The skin graft procedure, which we were ready to do about a week later, did take, and after about 6 weeks in the hospital, by which time everyone had fallen in love with her, she and Thomas came home. She’s been a wonderful pet ever since, though it was very tough on her when we had to say goodbye to Thomas a couple of years ago. Many times, though, I wished we had not attempted to save that limb, and had just amputated it right off the bat. Not that we didn’t gain valuable learning experience from the skin graft, but that grafted skin was so delicate, and had a tendency to dry out and crack and bother her. Several times over the years she would develop an open wound and have to wear a bandage and e-collar, and most of the time she went three-legged, carrying the right hind leg as if it bothered her to bear a lot of weight on it.
Then a couple of weeks ago, something happened to Girlfriend when she was outside. When we found her, she was trying to walk in a weird way, and the right hind limb, which she always just carried when it was bothering her, was toed-in and continually buckling, causing her to fall over. I determined that her knee cap was dislocated, but every time I would replace it, it would quickly pop back out of its groove, and caused her extreme discomfort. Why she wouldn’t just carry the limb like before is a mystery, as I could never find a problem with her good hind leg, but for whatever reason, she could now barely walk, and she went into a decline that pain medications weren’t helping. She wasn’t eating well, stayed in her bed all day and all night, had to be carried outside, and when she did walk, it was always trying to bear weight on that buckling right hind limb.
I knew she was going to need an orthopedic surgery to repair and stabilize the patellar luxation, but I was hesitant to put her through a major surgery on what had always been a “bum leg” for her anyway. Hubby and I talked about whether we ought to go ahead and do the patellar surgery, or just amputate the leg as I’ve many times wished we’d done in the first place, especially as she was used to the “three-legged life” from years and years of carrying the right hind limb. After a couple of weeks of her quality of life really sucking, I opted to have the problem leg amputated, but since I don’t do orthopedics, I sent her to my former boss, who is a fast surgeon and has 50 years of experience in orthopedics. That was last Friday.
I think it was a mistake. She had a seizure post-operatively and has had several more since then. Despite an initial rough couple of days, I thought we were managing her seizures and her pain fairly well with an anticonvulsant and a potent combination of pain meds, and by Sunday, she was up following me around and doing well on three limbs as I’d hoped she would. But then sometime on Sunday night, I think Girlfriend had a massive stroke. Yesterday, she wouldn’t eat, she couldn’t stand, one side of her face was drooping, she was completely disoriented, didn’t seem to know me, and was compulsively trying to turn in circles. Her balance is off from the central nervous system, and I don’t think she could stand up even if she had all 4 limbs. Although I suspected it was a stroke, I was also worried that possibly she might be having a big bad drug interaction, so I took her off one of the pain meds and the anticonvulsant, knowing that I might be making a mistake and come in to find her in a severe seizure situation, in which case I told Hubby that I might have to put her to sleep.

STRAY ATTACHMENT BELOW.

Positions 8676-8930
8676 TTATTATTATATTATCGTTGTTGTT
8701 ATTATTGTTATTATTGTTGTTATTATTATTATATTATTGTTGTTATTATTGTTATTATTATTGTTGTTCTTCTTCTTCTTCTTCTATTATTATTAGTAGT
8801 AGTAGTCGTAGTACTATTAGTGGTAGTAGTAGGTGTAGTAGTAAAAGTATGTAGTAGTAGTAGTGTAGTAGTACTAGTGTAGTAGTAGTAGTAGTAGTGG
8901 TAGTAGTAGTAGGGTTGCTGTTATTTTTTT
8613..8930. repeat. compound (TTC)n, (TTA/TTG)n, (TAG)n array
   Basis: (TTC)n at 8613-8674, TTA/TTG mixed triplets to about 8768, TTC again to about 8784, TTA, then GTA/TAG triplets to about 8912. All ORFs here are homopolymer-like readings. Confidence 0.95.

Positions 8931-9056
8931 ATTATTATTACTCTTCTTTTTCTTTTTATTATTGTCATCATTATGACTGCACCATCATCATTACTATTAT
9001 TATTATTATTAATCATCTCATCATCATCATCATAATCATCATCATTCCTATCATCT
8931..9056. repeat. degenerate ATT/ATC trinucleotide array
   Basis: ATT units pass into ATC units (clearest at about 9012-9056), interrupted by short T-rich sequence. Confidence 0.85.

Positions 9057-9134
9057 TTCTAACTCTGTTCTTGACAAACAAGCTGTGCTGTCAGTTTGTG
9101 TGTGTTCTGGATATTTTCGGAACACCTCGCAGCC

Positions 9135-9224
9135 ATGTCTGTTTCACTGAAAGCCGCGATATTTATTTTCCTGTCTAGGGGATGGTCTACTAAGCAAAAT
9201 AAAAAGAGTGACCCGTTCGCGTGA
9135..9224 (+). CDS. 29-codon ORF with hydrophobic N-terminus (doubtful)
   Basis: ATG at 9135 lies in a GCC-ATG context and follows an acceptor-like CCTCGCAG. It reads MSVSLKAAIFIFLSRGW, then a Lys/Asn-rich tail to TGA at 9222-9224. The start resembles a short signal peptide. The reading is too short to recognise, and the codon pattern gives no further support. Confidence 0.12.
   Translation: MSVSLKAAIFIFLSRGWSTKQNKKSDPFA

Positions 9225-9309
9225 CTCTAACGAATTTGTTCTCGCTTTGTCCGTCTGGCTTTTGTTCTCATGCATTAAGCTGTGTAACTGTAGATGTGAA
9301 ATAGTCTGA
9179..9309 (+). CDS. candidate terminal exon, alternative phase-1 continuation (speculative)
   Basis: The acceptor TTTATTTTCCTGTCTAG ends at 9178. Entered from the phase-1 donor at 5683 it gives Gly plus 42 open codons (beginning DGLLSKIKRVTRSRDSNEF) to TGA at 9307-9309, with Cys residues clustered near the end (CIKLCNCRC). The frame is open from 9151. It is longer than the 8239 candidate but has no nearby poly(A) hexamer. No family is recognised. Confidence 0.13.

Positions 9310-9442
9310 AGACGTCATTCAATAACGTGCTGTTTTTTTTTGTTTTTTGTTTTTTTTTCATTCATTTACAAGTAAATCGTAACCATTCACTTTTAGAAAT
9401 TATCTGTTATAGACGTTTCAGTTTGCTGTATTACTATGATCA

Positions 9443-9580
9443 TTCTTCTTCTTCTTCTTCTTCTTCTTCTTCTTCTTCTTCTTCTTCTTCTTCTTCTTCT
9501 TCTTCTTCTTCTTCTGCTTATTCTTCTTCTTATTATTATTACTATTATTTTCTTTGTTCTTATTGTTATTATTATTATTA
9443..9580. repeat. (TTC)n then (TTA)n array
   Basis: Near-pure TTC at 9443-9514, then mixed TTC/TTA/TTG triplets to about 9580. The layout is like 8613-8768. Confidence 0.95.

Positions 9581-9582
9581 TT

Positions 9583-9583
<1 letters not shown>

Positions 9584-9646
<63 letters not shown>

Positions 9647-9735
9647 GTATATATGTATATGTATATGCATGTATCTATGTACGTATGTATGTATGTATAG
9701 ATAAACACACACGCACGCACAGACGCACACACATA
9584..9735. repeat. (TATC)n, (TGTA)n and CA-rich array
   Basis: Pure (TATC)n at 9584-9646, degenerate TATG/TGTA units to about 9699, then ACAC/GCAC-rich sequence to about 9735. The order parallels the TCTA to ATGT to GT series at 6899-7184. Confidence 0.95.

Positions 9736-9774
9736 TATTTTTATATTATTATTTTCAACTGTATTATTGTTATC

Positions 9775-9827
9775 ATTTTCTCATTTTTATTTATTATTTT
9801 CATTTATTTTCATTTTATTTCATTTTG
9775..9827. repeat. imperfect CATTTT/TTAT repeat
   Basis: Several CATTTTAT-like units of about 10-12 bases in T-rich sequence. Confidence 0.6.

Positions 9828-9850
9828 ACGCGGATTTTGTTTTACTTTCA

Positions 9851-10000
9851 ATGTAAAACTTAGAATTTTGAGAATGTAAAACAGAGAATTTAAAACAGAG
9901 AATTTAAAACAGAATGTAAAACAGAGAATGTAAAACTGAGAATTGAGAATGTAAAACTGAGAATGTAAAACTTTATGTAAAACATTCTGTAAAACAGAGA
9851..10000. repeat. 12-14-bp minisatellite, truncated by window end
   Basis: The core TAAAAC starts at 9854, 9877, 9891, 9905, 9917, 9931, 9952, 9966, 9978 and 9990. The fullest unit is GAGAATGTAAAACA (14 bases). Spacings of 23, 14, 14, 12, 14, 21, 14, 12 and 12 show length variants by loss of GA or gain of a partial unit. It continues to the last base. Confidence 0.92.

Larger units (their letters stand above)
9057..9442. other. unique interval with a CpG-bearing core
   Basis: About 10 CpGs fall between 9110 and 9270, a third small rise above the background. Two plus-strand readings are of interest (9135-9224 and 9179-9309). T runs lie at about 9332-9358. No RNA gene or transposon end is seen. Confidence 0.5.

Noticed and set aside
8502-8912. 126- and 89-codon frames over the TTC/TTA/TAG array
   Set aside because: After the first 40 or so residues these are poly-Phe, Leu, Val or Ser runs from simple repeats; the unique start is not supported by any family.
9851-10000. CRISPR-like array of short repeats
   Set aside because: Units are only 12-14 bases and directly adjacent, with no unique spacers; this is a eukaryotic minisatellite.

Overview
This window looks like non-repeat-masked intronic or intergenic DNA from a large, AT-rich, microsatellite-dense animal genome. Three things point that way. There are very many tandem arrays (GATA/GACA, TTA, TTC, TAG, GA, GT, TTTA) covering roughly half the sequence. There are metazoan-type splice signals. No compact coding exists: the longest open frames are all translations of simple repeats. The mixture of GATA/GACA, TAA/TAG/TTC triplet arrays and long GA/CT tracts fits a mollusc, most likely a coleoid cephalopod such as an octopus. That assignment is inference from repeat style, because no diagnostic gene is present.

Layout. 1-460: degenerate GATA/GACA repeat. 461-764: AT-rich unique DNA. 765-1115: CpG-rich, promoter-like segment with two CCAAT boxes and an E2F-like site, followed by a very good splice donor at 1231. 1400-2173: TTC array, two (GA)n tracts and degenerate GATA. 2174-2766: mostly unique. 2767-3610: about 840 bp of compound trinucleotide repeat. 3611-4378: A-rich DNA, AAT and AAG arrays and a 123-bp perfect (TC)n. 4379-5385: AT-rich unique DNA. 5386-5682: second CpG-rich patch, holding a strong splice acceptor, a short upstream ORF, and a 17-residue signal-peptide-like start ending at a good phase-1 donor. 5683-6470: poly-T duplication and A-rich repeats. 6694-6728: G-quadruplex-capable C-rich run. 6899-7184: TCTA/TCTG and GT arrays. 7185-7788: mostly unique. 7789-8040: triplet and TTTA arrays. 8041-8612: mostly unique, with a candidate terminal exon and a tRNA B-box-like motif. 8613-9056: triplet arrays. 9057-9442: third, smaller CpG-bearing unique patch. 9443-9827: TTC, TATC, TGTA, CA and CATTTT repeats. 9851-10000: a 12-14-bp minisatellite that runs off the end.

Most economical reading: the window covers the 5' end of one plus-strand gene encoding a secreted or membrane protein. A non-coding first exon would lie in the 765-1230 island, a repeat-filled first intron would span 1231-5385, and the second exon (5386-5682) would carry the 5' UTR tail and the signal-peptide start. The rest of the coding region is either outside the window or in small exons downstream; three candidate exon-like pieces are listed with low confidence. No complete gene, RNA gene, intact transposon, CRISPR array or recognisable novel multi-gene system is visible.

It all hit me this morning that I might have to say goodbye to my Girlfriend, and I just couldn’t stop crying. I tried to get it together before the kids came into the bathroom for me to fix their hair, but they knew something was off, and when Little Sister asked, “why are you sad, Momma?” I lost it again.
This morning, Girlfriend did seem to know me, and thankfully, she did want to eat, but is having trouble coordinating her mouth movements and has to be hand-fed. She still can’t stand up and tries to turn circles to the point that she gets herself stuck in awkward positions in the cage. However, no seizures, and a good appetite, so I plan to give her some time, in hopes that whatever damage she sustained from the suspected stroke will improve, and she’ll make a recovery. But she’s not out of the woods, and I’m really worried, and feeling horrible because if these are her last days, then I’ve done her a huge disservice by choosing to put her through a painful, major surgical procedure, needlessly. I’m sick about it. And so, so sad.